Nite Fields - 'Depersonalisation'

by DavidBeech
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on 05 February 2015 in Albums & EPs
Record Label Felte
Release date Out Now
Rating 7/10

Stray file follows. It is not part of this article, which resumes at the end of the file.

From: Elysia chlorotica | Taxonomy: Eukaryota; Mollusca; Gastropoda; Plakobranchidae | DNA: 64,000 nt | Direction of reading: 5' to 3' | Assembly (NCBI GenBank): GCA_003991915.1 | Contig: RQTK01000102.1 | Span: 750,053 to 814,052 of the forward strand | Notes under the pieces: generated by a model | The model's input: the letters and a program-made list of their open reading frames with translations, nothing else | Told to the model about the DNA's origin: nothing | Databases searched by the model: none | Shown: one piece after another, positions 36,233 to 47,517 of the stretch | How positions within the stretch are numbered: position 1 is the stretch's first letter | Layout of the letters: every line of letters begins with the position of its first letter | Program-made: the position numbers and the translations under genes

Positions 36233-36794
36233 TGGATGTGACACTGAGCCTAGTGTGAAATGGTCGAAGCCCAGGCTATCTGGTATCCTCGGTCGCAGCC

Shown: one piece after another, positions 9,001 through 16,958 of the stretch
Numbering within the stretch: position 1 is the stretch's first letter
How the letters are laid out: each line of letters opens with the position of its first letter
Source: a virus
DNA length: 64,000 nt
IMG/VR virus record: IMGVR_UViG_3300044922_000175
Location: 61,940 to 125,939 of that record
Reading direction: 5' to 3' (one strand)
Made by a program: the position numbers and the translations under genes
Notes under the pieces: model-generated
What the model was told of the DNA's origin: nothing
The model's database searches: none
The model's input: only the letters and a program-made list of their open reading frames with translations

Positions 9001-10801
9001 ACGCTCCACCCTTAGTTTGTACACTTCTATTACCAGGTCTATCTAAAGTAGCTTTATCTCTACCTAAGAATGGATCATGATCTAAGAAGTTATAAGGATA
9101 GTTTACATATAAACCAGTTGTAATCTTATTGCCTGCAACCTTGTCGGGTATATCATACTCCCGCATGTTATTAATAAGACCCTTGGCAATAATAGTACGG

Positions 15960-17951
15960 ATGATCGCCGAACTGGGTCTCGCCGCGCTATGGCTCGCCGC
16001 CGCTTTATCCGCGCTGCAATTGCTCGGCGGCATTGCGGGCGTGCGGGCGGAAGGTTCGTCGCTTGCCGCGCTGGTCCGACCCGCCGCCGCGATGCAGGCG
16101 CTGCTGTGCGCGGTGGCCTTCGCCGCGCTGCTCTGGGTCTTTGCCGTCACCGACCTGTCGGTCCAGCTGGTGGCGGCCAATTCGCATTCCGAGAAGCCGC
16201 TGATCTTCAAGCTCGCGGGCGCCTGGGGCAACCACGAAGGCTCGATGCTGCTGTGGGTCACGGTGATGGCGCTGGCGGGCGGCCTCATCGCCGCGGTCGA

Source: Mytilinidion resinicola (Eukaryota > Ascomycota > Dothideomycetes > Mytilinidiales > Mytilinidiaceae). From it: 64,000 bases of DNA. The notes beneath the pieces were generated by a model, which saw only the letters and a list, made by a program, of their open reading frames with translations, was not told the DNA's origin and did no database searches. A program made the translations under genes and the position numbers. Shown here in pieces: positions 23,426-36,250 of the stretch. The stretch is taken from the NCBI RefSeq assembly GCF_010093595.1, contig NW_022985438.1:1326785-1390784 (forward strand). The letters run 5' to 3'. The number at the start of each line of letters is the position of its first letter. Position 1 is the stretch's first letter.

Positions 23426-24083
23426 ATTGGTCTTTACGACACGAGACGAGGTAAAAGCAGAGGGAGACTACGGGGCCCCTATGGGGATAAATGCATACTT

When an album is pieced together, not just in different cities, but through a multitude of makeshift studios (bedrooms, restaurants, stairwells) across those cities, it's easy to imagine how fragmented that might make the finished product. What's not easy to imagine, however, is how such fragmentation can also act as a theme in itself, as is the case with Depersonalisation, the debut LP from Australia's Nite Fields. Eleven tracks of varying moods and aesthetics, it's a record that's absolutely the product of the fractured process behind its recording; despondency, disassociation and an otherworldly disappointment are woven together. Linked by a hypnotic wooziness that stems from the production and bleeds in to the vocal in such a way that singer Danny Venzin comes off as Magnetic Fields front-man Stephin Merritt, only lost at the bottom of a particularly nasty K-hole. Psych, post-punk, twee-pop and shoegaze are all dabbled with on Depersonalisation, yet such is the production that the varying genres never feel at odds with one another, and in fact, don't really stand out as particularly different until several listens in. Take that as you will, but arguably it's a testament to Nite Fields, who manage to douse each track with their own trademarked downtrodden despondency, making each genre flirted with their own. What's more, the fact that the band have a tendency to blur the boundaries of genres stands as good reason to think there's more to Nite Fields than Depersonalisation suggests, something which may be brought to the fore on record number two.


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